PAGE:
A recent bout of extreme warm weather in the far north Arctic Circle is setting new temperature records and unnerving climate scientists. “To have zero degrees [Celsius] at the North Pole in February – it’s just wrong,” researcher Amelie Meyer told the Sydney Morning Herald. “It’s quite worrying.” Cape Morris Jessup in Greenland, the most northern land-based weather station, has already experienced 61 hours above freezing this year, an all-time record. The previous record was set in 2011 at only 16 hours above freezing by the end of April that year. The world’s weather seems to literally be upside down. Climate scientist Andrew King told the Sydney Morning Herald “Parts of Greenland are quite a bit warmer than most of Europe”.

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In addition to, and likely connected to, climate change, the so-called polar vortex that has kept frigid polar air contained in the Arctic has weakened in recent decades. As a result, warm air more frequently settles in the far North even during winter while extremely cold air has dipped deep into North America and Eurasia, bringing temperatures in normally warm regions to record lows. As north Greenland experiences its relatively balmy weather, continental Europe endures a deep freeze, with temperatures in Berlin dropping as low as minus 12 degrees Celsius. The abnormal weather is even changing the orientation of weather systems. “For Britain and Ireland, most weather systems would typically blow in from the west, but [on Tuesday] we will see a cold front cross Britain from the east,” said Dr. King.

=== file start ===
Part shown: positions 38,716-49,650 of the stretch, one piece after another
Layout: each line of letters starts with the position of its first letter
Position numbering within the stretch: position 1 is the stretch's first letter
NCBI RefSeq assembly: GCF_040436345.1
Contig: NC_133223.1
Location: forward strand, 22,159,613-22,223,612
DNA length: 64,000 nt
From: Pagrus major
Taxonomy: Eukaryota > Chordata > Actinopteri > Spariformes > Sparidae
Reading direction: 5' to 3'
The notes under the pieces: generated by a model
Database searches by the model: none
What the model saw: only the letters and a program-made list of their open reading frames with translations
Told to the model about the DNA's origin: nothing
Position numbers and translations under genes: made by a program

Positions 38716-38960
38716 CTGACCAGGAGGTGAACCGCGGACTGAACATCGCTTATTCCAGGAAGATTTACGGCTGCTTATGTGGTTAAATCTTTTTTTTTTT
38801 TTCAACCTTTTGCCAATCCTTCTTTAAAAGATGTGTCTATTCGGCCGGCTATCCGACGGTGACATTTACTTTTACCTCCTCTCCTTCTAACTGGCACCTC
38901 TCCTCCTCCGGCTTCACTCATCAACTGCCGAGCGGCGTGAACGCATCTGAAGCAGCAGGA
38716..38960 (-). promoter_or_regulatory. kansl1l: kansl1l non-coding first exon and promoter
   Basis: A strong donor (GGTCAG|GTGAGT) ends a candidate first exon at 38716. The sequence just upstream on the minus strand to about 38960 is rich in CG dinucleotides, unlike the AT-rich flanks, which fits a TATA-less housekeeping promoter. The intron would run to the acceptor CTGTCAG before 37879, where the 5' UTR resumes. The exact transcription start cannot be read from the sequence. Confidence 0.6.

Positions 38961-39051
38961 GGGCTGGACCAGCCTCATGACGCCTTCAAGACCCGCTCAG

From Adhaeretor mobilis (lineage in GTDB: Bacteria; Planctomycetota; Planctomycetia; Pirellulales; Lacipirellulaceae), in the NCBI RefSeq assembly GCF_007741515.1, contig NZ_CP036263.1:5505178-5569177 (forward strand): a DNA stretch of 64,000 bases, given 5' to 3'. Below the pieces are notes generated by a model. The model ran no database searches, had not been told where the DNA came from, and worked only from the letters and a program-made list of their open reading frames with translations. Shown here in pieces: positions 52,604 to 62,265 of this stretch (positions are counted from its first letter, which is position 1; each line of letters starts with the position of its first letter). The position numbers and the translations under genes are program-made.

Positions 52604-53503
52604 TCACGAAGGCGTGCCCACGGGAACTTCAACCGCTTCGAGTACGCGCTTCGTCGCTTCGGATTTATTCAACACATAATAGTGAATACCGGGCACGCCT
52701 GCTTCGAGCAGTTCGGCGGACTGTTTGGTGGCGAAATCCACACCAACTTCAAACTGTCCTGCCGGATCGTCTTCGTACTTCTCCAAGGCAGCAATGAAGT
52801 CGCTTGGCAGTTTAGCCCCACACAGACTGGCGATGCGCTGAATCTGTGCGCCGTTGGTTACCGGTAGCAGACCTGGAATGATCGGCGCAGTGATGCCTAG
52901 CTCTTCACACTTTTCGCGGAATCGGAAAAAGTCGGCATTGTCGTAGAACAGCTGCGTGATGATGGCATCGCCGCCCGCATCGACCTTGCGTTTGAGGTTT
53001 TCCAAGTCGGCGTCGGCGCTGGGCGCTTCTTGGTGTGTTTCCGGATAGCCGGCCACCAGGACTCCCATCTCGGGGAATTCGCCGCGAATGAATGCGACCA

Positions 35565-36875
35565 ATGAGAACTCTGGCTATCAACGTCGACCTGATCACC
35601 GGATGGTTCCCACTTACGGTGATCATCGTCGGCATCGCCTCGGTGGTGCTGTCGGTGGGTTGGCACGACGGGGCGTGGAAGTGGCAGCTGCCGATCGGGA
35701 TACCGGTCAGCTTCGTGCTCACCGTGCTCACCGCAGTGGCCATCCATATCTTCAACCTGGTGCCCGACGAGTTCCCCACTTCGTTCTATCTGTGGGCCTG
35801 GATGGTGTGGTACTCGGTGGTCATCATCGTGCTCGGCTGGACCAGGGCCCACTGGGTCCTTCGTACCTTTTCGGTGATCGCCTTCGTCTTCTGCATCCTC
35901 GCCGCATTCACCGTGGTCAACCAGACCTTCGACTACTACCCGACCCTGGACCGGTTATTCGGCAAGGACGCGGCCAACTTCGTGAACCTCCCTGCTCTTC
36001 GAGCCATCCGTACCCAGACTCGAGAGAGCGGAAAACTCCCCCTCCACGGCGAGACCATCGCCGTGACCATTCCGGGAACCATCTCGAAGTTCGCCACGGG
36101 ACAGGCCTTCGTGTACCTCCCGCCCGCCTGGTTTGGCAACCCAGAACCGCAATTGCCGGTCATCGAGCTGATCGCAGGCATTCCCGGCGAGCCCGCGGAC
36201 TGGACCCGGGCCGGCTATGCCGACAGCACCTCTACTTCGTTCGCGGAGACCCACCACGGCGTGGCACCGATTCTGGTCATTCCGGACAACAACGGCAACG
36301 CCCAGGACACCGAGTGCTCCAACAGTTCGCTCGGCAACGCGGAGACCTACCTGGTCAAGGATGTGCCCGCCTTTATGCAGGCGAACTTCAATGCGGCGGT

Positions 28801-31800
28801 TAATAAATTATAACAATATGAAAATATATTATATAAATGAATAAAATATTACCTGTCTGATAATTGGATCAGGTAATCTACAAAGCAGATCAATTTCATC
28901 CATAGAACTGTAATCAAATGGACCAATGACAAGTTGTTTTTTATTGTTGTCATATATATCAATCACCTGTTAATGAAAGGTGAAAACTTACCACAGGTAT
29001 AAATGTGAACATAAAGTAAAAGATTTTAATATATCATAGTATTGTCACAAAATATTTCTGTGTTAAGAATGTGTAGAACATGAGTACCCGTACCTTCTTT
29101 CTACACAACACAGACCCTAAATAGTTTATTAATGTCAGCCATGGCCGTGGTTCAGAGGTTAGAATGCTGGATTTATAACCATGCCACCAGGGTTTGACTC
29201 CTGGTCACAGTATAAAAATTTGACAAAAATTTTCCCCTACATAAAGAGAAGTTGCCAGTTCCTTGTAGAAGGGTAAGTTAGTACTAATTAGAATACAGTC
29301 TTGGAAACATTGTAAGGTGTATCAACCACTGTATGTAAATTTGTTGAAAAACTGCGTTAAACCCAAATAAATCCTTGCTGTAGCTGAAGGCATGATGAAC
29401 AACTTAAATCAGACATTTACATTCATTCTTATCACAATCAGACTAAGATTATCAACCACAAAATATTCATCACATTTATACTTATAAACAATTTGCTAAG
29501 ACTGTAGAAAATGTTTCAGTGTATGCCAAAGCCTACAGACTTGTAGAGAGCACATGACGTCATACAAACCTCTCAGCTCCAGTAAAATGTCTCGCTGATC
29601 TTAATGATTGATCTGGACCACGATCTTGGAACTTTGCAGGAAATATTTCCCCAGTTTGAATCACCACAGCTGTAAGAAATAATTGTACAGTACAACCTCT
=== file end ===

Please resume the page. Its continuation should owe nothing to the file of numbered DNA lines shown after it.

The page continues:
Related: Scientists dash to explore Antarctic ecosystem hidden by ice for 120,000 years

In light of the extreme weather, the ice coverage in the Bering Sea is now at levels usually seen in May or June. The long-term effect of shrinking ice coverage acts as a positive feedback loop. Sunlight is reflected off of ice back into space, protecting the frozen seas. When the ice is gone, this heat is absorbed by the water, which then warms ice that remains. The situation is grim; while scientists had originally predicted an ice-free Arctic by 2050, these recent warm spells calls this prediction into question.

Via Sydney Morning Herald

Images via Climate Reanalyzer and NASA